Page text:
Who is in your bubble?
I’ve just started hearing this term: staying in your social bubble.
In this crazy time with COVID-19, it is referring to all of us being safer with family members or our squad if you will.
At a major American tourist attraction, the operators are trying to figure out how to physically distance patrons in theatre seating while still allowing people to sit beside their family, friends or travelling companions. So, they have asked people to send in the names of all those in their travel group.
Of course, with the thought of any bubble my mind wanders (as it is prone to do) back to the movie with John Travolta and The Boy in the Plastic Bubble. He played a real life boy with such a compromised immune system that to avoid all germs he was forced to exist in this giant plastic bubble. Nobody could touch him. It may not have been an award winner, but all these years later, I still remember it.
Anyway, though not an actual bubble, this idea is sort of the same idea. You will be safer from the virus if you stay with those you live with or socialize with than with the general population. You don’t have to social distance from your bubble mates, but you still keep your distance from anyone else.
As recently reported by BarrieToday, Simcoe-Muskoka’s medical officer of health, Dr. Charles Gardner, describes social bubbles like this: “The concept that I’m aware of is a social bubble where you extend from your household to the equivalent of another household, or the equivalent of ten people and now you’ve got that many people you can be close with and it’s mutual. They stick with you and you stick with them and there’s nobody else in that bubble.”
While we all look forward to the day when we can all congregate again and be physically closer, I got to thinking of what kinds of people I would want in my personal bubble.
Let’s assume you want to be with your immediate family because, like it or not, you are stuck with them.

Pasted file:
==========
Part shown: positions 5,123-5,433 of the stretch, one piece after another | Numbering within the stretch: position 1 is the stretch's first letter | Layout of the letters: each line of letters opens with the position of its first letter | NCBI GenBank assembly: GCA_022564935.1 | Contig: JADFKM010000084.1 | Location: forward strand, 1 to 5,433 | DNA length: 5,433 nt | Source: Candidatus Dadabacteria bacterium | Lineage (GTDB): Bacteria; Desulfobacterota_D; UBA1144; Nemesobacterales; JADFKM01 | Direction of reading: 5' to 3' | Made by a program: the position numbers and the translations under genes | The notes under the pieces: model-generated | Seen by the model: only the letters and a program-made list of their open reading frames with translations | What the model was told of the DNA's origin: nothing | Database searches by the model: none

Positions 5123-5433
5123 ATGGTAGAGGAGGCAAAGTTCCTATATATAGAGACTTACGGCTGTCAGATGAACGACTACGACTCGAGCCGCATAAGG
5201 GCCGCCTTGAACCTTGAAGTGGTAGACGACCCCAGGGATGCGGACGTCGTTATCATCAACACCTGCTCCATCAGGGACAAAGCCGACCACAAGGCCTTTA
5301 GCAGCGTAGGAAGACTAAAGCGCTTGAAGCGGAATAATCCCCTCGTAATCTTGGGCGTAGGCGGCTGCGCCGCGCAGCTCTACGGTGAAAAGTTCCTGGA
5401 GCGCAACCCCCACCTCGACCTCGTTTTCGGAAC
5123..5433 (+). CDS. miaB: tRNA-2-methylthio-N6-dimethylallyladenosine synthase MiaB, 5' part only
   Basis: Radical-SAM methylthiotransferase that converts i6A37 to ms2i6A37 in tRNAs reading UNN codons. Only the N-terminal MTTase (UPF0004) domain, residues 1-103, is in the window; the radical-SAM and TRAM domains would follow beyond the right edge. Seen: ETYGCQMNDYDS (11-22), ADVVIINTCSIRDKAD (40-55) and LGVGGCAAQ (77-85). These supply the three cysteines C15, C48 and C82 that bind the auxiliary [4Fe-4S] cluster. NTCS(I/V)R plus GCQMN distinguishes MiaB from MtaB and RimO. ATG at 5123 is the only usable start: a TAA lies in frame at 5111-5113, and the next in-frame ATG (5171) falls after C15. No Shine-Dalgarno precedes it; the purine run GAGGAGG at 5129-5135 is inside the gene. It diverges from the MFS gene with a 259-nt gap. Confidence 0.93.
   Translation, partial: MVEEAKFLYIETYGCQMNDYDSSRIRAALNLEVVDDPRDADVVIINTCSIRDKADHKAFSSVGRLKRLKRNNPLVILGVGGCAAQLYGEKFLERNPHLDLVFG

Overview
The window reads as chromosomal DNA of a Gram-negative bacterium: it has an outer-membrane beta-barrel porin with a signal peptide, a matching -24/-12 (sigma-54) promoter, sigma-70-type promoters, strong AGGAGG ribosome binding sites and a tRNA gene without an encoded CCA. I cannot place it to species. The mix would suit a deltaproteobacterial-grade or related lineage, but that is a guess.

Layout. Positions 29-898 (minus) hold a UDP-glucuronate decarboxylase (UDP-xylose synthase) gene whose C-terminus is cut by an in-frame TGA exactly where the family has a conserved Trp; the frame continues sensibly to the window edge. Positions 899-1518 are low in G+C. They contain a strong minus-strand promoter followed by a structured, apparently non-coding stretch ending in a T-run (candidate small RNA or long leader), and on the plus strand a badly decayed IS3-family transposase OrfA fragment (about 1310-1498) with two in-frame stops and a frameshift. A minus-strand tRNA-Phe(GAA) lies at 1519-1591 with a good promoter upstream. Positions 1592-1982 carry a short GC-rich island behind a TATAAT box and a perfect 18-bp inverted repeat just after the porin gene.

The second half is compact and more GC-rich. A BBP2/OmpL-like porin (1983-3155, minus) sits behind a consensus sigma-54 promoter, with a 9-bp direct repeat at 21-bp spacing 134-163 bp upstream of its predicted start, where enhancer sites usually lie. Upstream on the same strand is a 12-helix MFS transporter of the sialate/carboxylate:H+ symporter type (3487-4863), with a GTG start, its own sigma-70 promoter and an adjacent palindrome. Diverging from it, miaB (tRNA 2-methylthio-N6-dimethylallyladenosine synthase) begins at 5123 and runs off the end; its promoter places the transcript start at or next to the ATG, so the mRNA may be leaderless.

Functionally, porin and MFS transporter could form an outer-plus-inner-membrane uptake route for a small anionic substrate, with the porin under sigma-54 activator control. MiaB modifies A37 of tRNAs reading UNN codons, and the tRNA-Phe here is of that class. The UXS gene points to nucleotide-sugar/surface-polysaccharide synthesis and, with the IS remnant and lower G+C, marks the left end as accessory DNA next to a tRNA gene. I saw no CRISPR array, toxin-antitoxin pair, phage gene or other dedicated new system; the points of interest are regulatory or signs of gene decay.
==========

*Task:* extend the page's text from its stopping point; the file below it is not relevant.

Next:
So, we won’t consider partners or roommates. They are all there.
Now who else would you choose? We'll stick with five.
1. A good conversationalist. This lockdown has shown me how valuable a good chat is to mental health. Whether the connection comes from a sidewalk visit, text, phone call or Zoom meeting, it is vital. I need lots of talk in my bubble.
2. Someone funny. There must be a comedian in the group. It doesn’t have to be a professional, but someone who tickles my funny bone. I need to double over in hysterical and inappropriate giggles at least once a day to maintain good health.
3. A good cook. Anything cooked, mixed or baked by someone other than myself always tastes better. I would invite a chef-type into my space, or at least someone who knows what to do with yeast, oregano and truffles.
4. A musician. I know this is a stretch and not mandatory, but it should would be a treat. I believe music is medicine. If I have to be in isolation, I want to do with with some background music. Country, pop, rock, gospel ... anything but rap! My bubble, my taste!
5. A pet (or several). As many as you can fit in. Pets bring love, comfort, fun and companionship. In the case of my cat, I expect my bubble will be batted from here to next week and quite likely deflated by his razor-like fingernails. Still, without him there would be no joy in my bubble.
I invite you to picture your own social bubble. Who do you need in your personal space? Let us know below in the comments.
You may need fewer than you think.
You may find the need to rearrange.
Just don’t let anyone burst your bubble now or in the future.